Effective implementation and monitoring that TG rights are being

protectecl ancl implementecl and fine-tuning policy i.t hen lequirecl.

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C.

SrRnrrctrs ano Respot!statLtlES tN lwpLrve ruttruc rHE PoLtcy

1,4. The strategies and responsibilities of different actors in irnplementing the

policy are indicated in Table 1. This is not an exhaustive list, and others may be

added as determined by the proposed TG Justice Board.

D. Porrcv lvpLrve NTATtoN ARRnruce vrlrrs

l5.Accountability Framework for Policy Implementation: In order to ensure

that the TC rights are protected, and to mainstream them into society, a State TG lustice Board and district TG Justice committees are to be established under the

Department of Social Justice, Gor,'ernment of Kerala. The TG Justice Board, Kerala is to

be constituted by the Government of Kerala as detailed in Table 2.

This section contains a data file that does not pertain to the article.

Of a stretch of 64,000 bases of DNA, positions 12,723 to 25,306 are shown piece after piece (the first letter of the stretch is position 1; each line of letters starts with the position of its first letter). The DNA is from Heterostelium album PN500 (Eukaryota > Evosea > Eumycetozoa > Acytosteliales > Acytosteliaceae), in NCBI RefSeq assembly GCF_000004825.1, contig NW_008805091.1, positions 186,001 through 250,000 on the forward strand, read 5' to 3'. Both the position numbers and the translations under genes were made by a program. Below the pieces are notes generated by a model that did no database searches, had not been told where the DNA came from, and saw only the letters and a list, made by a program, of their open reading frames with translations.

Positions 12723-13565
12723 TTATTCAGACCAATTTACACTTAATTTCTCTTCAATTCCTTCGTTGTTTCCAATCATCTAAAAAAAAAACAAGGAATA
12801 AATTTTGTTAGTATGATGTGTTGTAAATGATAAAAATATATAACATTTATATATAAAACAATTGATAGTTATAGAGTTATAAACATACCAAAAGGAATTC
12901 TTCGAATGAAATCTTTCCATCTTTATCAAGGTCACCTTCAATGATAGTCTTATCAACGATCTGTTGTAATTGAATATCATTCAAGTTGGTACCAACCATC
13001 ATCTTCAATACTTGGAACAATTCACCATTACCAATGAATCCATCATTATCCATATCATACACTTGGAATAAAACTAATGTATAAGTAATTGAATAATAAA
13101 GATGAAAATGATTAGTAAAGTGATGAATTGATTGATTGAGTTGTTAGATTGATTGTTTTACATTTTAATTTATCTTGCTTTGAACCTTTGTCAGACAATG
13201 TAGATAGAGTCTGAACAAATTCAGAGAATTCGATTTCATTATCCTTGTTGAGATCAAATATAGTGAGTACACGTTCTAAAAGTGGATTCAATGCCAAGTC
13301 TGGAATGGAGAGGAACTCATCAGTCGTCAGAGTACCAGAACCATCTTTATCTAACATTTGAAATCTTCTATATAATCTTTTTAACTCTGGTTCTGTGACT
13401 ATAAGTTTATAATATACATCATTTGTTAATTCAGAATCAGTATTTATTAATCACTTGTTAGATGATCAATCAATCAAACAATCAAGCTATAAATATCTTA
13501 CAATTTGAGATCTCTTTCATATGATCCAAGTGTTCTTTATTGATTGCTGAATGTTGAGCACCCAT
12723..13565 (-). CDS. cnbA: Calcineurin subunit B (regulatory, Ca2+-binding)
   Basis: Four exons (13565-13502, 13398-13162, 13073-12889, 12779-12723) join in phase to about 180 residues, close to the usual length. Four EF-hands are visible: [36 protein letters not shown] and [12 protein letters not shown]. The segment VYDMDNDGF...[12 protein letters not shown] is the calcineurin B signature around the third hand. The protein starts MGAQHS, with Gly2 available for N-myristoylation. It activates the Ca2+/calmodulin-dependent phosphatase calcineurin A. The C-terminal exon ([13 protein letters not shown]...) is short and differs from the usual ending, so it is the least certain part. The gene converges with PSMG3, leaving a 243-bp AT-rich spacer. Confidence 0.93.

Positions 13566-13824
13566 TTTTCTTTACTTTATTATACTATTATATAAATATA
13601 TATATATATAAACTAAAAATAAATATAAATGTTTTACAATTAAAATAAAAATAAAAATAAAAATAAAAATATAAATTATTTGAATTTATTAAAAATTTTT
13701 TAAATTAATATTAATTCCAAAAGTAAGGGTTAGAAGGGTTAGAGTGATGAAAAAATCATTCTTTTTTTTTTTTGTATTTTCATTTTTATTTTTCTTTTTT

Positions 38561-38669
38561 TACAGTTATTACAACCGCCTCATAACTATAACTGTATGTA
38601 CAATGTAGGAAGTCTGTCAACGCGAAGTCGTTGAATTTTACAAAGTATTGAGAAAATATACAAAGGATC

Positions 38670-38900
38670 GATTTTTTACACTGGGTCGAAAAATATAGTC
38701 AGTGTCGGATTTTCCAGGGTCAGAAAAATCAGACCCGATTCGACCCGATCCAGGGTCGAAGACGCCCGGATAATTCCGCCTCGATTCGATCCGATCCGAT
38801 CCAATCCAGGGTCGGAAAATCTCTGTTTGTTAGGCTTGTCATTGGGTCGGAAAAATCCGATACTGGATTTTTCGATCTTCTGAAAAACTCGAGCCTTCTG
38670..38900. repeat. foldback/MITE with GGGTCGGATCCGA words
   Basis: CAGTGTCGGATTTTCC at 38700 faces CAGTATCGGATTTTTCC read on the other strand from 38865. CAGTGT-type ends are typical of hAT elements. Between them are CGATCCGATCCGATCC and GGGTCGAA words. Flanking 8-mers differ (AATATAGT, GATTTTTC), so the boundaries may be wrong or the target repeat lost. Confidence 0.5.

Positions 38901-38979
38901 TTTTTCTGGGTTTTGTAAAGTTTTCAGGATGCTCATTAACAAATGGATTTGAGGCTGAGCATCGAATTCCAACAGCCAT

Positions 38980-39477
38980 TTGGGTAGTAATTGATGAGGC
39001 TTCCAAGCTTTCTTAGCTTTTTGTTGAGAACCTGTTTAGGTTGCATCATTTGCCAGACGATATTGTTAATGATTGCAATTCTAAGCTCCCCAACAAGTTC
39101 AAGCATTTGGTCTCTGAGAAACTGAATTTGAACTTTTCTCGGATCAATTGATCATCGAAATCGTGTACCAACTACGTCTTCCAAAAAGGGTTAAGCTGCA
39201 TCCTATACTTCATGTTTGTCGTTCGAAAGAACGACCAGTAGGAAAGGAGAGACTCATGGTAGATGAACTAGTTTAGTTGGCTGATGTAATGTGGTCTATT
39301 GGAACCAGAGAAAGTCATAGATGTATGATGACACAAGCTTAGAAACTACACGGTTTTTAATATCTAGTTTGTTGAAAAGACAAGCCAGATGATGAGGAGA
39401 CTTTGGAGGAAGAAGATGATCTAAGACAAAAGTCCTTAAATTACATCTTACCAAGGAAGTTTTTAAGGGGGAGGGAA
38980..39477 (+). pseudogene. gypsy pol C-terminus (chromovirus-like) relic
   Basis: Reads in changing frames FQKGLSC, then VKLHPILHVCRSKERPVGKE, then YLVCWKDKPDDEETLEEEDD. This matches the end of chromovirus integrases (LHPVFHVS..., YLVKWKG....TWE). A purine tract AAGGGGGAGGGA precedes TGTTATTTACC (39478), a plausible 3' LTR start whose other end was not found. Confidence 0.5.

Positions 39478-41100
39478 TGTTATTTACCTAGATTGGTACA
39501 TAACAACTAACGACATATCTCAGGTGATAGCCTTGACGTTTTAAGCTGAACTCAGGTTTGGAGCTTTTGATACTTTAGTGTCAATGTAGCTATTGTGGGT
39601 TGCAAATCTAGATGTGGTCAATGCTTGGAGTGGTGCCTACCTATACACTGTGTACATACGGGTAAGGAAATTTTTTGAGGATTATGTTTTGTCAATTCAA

Chairperson

r

Member Secretary

o

Menbers:

o

.

.

o

o

r

o

Nominated Members

o

r

Honorable Minister for Social Justice

Secretary, Department of Social Justice

Secretary, Departurent of Home affairs

Secretary, Department of Finance

Secretary, Department of Health

Secretarv, Departments of General Education

Secretary, Department of Law

Secretary Department of Culture Secretarv Department of Local Self Government

Director of Social Justice

Director of Public Instructiorr One representative from an NGO, which has been working for the

rights of TGs for a significant period of time. The representative

should also have a good track recortl in this field.

Fire representatives from TG community

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At the district level, a TG Justice Committee will be established in each District.